The Fourth of July holiday marks the informal point separating the January through June legislative session from the summer, and less hectic legislative activities that will start up after Labor Day.
I used the holiday to take a mini-vacation and enjoy some time on a local lake. The days and evenings reminded me of similar vacations as a child. Whether boating, canoeing, fishing or simply relaxing on the dock watching the day come alive in the morning or the sun slowly slipping downward as each day came to an end, it was a great break.
And over and over again, the comments amongst family were about the natural beauty of New Hampshire and how fortunate we are to live in our wonderful state.
I did a little reading and even picked up a state publication that had been on my desk since early spring. It is the Information Statement which is distributed to prospective purchasers of bonds or notes offered for sale by the state. Each time a new round of bonds or notes are being sold, a new Information Statement is prepared updating earlier additions with new information. Mine was issued on March 28, 2011
The statement, prepared by the State Treasurer’s office, is packed with basic information about New Hampshire, its government, finances and economy.
What did I find most interesting during my vacation reading of the document? I paid special attention to the section on the New Hampshire employment situation, given the disappointing national employment numbers out last week,
While we are very proud of our base of small businesses that were responsible for much of our economic progress prior to the recession, we also have some very important larger employers. Several play major roles in the Dartmouth-Lake Sunapee region economy.
Of the top 10 employers in the state, four are retailers: Wal-Mart stores is first with 9,000 employees followed by DeMoulas & Market Basket (third largest employer), Hannaford Brothers-Shop ‘N Save (fourth) and Shaw’s Supermarkets Inc (eighth).
Two area institutions, Dartmouth Hitchcock Medical Center and Dartmouth College are the second and seventh largest employers. DHMC employs over 8,000 people while the college employs over 4,000.
Fidelity Investments with 4,600 employees is the fifth largest employer while defense contractor BAE Systems is sixth with a hundred fewer employees than Fidelity.
The service sector is the largest employment sector with 43 percent of employees in 2009 with wholesale and retail trade second with 19 percent. Manufacturing, what many believe is the most important wealth builder in an economy, while dropping for decades, had 10.8 percent of the state’s employees in 2009, down from 16.7 percent just 10 years before.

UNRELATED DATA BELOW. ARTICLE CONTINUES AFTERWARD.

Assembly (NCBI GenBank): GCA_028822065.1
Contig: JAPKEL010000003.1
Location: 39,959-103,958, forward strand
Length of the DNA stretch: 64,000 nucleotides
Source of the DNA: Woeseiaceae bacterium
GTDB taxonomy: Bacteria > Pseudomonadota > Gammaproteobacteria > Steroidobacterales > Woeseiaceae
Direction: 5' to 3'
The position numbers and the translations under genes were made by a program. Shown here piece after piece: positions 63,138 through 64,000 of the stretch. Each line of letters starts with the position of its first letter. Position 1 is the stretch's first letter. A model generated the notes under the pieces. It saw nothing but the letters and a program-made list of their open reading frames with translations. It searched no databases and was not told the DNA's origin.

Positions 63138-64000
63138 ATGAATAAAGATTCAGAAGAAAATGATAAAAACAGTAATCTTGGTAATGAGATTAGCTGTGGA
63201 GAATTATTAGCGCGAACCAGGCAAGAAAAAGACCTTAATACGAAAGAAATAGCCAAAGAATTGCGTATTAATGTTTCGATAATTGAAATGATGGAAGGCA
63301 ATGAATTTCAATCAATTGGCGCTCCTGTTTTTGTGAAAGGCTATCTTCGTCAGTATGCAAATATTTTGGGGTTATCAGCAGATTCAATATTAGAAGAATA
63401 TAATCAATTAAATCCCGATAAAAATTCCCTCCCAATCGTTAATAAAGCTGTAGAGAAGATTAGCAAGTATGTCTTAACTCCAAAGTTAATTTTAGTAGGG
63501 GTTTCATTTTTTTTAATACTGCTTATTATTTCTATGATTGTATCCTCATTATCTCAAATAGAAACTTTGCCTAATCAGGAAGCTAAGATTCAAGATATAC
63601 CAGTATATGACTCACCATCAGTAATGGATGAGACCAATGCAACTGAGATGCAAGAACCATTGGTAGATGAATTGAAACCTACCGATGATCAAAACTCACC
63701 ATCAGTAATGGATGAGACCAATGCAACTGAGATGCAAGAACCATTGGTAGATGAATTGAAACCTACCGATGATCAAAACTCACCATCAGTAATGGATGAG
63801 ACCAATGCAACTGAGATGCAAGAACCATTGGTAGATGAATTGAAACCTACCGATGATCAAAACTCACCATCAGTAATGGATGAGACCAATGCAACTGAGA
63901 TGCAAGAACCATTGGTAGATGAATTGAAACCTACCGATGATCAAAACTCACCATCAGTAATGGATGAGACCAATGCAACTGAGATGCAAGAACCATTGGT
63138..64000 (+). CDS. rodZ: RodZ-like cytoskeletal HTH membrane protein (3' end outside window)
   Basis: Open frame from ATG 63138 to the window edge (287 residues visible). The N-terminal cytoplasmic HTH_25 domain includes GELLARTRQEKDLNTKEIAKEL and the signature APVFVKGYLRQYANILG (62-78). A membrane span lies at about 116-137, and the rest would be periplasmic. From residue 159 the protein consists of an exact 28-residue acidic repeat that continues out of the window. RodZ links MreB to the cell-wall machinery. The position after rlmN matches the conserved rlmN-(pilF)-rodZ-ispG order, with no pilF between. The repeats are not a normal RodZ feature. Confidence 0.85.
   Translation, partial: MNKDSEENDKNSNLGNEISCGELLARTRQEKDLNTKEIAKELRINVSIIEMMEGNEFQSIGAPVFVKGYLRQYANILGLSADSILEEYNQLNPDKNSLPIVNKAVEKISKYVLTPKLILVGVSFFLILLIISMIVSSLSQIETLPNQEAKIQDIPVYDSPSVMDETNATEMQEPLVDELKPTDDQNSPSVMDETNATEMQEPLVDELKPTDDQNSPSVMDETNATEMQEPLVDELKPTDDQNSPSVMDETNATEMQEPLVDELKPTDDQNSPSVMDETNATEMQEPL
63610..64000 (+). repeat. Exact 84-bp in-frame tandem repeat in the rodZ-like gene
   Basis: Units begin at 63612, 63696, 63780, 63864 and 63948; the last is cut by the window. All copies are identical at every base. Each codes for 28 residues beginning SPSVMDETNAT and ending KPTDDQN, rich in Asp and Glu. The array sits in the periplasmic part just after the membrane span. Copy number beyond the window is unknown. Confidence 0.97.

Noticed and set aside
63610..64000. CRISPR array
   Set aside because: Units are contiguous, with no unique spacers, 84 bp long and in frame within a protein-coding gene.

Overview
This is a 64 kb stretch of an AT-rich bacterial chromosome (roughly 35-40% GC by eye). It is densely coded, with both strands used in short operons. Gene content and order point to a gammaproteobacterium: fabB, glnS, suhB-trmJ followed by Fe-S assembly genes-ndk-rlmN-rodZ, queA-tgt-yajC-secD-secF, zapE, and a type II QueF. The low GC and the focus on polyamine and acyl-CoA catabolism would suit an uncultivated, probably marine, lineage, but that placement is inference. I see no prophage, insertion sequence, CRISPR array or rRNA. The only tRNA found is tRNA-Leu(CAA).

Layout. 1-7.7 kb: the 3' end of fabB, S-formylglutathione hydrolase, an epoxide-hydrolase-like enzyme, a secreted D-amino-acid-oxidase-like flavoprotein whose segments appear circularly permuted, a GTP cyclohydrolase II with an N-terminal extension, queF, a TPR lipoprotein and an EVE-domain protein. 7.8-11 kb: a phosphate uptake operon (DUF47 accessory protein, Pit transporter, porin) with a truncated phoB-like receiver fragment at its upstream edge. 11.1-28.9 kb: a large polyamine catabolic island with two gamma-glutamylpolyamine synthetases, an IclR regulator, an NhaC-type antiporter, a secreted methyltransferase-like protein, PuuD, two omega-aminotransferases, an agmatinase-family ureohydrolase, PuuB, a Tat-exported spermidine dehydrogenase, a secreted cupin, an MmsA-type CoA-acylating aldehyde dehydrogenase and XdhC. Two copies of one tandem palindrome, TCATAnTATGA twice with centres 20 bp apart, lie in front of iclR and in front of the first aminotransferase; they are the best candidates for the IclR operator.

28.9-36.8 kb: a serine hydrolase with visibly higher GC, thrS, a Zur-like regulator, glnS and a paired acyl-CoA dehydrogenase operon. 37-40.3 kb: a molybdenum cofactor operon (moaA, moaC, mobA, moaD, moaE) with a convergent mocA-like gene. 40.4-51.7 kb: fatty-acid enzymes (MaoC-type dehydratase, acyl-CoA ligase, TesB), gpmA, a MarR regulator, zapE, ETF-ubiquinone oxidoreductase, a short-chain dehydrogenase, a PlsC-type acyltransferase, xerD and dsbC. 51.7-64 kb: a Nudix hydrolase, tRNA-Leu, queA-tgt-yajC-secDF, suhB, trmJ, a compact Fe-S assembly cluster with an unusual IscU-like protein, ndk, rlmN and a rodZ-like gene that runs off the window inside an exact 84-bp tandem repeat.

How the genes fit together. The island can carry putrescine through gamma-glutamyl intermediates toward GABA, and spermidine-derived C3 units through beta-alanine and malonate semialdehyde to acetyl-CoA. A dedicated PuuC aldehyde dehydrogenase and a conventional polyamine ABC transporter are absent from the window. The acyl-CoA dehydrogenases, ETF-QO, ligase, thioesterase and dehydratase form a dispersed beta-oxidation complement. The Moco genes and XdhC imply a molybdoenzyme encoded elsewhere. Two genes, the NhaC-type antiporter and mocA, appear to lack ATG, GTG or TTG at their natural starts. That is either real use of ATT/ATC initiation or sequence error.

Our economy has had one of the lowest unemployment levels throughout the recession and one of the fastest economic growth rates. One strength of the economy is the diversity of our employment base. We have large employers along with thousands of small businesses. We have strong not-for-profit institutions which employ tens of thousands. And our high tech and service sectors are balanced by manufacturing, wood products and tourism as important contributors to the employment picture.
The March Information Statement is 81 pages long with 14 pages used to outline the status of the State Retirement System. I talked with the Treasurer on Thursday and she said she was about to post on her office’s website information on changes created by legislation that just went into effect impacting the retirement system.
Investors, I am sure, will be interested to see that the legislature has taken some important steps to stabilize a system that is severely underfunded. Much is changing including increases in employee contributions and a reduction in the assumed rate of return which will impact the rates paid by public employers.
While public employment may be down a bit from the June 30, 2010 figures in the Information Statement, there are still roughly 26,000 retirees currently drawing pension benefits from the retirement system. And there is an active workforce of 50,000 in state government and in school districts, and county and local governments.
Many factors determine the economic health of the state and the strength of the retirement system is one of them. That is the reason so much time and energy was used to reform the current underfunded system to make the economic future of current and future retirees secure while insuring that governments can afford their costs.
Whether a summer long vacation or a short holiday, time-off is good enough reason to catch a play at the New London Barn Playhouse. And, the quality of the performances and affordability of the tickets are a couple of other reasons, too.
We went last week to see Guys and Dolls which was a great production. The dancing, singing and acting was top notch. And the lively challenge of good overcoming evil is never ending even if it is the same show seen over and over again. The show has been pleasing audiences since it opened on Broadway in 1950 and has been called the "perfect musical." It is just plain fun, too.
This is the Barn’s 79th year. And the season has just begun with four additional productions coming between now and September 4.
The Barn Playhouse, a non-profit organization, is a critically important entertainment and cultural asset for the residents and visitors to our region. I am thankful it is very much alive and doing well.
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